Another thing worth mentioning is that despite being SteamDeck certified, it is a less-than-ideal way to play Ratchet & Clank. Getting a consistent framerate that is better than 30fps is a struggle even at the lowest settings. The ROG Ally performs a little better, but not much, though I feel there is room here for improvement because the Ally’s graphics driver hasn’t been updated to support the game yet so there is every chance that performance will improve greatly. What this leads to is if a portable gaming PC is your only option for the game, I would probably hold off for some optimisation to occur. This is a shame because it would be the perfect game to take on the go when travelling or commuting.
The final super odd thing I came across was compatibility with the Xbox Game Bar. Now I want to stress, I am not prescribing any sort of conspiracy theory here, this is more than likely just the result of some sort of clashing process, but I couldn’t use the Xbox game bar without crashing the game. I use the game bar when reviewing for screenshots and to get system metrics at the press of a button, it is super handy, but every time I did with Ratchet & Clank it would either tank the game or crash it completely. This was on my Desktop PC, my Laptop and my ROG Ally so it isn’t just tied to one system. I expect this will be resolved soon, but it is certainly an odd look.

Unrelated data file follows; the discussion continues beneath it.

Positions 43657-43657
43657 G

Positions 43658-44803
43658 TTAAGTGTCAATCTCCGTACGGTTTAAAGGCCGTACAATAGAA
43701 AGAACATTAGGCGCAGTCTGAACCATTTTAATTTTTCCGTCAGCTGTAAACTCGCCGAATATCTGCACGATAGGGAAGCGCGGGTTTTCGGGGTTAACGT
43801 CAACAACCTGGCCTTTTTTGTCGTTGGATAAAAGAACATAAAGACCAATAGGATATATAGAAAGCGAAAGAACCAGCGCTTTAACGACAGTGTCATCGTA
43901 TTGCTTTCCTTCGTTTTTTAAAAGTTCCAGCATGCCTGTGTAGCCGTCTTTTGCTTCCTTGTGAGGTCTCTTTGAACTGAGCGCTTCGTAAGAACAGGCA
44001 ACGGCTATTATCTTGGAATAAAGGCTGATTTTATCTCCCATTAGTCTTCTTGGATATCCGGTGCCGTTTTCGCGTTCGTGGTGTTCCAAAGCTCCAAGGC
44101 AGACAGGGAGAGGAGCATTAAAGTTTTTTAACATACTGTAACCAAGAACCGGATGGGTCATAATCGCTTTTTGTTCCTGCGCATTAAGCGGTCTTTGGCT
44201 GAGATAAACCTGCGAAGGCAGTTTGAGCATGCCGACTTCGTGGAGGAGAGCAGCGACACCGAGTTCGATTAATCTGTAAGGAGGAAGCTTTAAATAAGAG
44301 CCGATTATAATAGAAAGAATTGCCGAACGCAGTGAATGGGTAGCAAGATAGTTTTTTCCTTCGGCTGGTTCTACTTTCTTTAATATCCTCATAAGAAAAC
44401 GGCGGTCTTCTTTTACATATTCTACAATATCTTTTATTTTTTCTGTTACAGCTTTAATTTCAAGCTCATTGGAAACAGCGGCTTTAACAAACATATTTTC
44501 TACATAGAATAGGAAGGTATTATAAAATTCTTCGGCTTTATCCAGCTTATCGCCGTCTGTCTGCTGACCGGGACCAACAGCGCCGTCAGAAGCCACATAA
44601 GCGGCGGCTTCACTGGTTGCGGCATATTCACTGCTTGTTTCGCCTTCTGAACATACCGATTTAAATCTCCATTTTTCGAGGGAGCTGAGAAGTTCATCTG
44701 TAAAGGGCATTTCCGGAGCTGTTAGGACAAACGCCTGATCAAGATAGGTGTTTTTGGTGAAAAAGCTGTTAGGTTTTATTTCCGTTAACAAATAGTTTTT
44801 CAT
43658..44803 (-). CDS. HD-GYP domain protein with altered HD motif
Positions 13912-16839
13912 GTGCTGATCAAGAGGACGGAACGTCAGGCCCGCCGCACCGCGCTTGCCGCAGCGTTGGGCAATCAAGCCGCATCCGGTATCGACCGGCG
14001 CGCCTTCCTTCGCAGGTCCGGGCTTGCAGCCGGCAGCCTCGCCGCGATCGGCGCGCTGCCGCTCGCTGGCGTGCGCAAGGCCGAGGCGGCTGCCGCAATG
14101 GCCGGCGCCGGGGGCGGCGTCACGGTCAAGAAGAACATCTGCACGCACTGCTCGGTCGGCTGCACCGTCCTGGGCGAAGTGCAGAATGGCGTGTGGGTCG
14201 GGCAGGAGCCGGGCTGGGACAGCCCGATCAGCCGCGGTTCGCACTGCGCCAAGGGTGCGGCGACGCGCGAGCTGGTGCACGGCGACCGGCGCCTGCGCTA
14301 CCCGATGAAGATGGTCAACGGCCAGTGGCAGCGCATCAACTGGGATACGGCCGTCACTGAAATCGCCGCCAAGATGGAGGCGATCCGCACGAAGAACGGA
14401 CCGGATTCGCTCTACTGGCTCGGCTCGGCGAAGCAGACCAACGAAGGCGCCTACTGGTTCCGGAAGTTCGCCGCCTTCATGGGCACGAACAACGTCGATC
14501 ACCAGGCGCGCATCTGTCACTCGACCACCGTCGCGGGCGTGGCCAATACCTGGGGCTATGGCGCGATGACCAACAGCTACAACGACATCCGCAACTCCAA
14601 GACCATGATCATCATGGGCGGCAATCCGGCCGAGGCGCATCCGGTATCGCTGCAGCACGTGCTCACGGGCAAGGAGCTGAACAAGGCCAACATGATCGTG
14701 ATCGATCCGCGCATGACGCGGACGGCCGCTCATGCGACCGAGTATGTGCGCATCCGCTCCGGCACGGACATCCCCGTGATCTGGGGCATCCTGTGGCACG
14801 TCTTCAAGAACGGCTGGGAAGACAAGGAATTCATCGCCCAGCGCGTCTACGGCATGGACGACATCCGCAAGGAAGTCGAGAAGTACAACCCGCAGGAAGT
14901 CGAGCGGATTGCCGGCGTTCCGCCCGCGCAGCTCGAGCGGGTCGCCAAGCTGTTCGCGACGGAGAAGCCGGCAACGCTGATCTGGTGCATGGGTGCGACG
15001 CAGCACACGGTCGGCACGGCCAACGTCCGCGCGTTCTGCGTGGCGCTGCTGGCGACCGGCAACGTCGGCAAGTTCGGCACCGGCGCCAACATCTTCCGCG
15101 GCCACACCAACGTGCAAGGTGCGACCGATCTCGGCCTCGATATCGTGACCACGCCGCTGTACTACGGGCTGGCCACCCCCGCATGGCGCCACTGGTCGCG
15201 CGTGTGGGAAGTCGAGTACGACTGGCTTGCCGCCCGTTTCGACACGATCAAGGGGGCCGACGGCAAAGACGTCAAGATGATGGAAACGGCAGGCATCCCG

Quirks and oddities aside, the Ratchet and Clank: Rift Apart on PC still does what it says on the box, giving players a working version of one of (in my humble opinion) Playstation’s best titles. The game is sublime and, if you have the rig, it runs well on the PC. It just has a host of small niggles and irritating problems surrounding it that are not an indictment on the game at all, just an indication that Sony still doesn’t get PC games. As a result, the PS5 version is still the best one available as of right now, though that may change as the game is inevitably patched to solve a few of these issues. Still, if you don’t have a PS5 and you want to play this amazing game, it could be worse… there is always The Last of Us as proof of that.
Ratchet & Clank: Rift Apart was reviewed on PC with code kindly supplied by Playstation Australia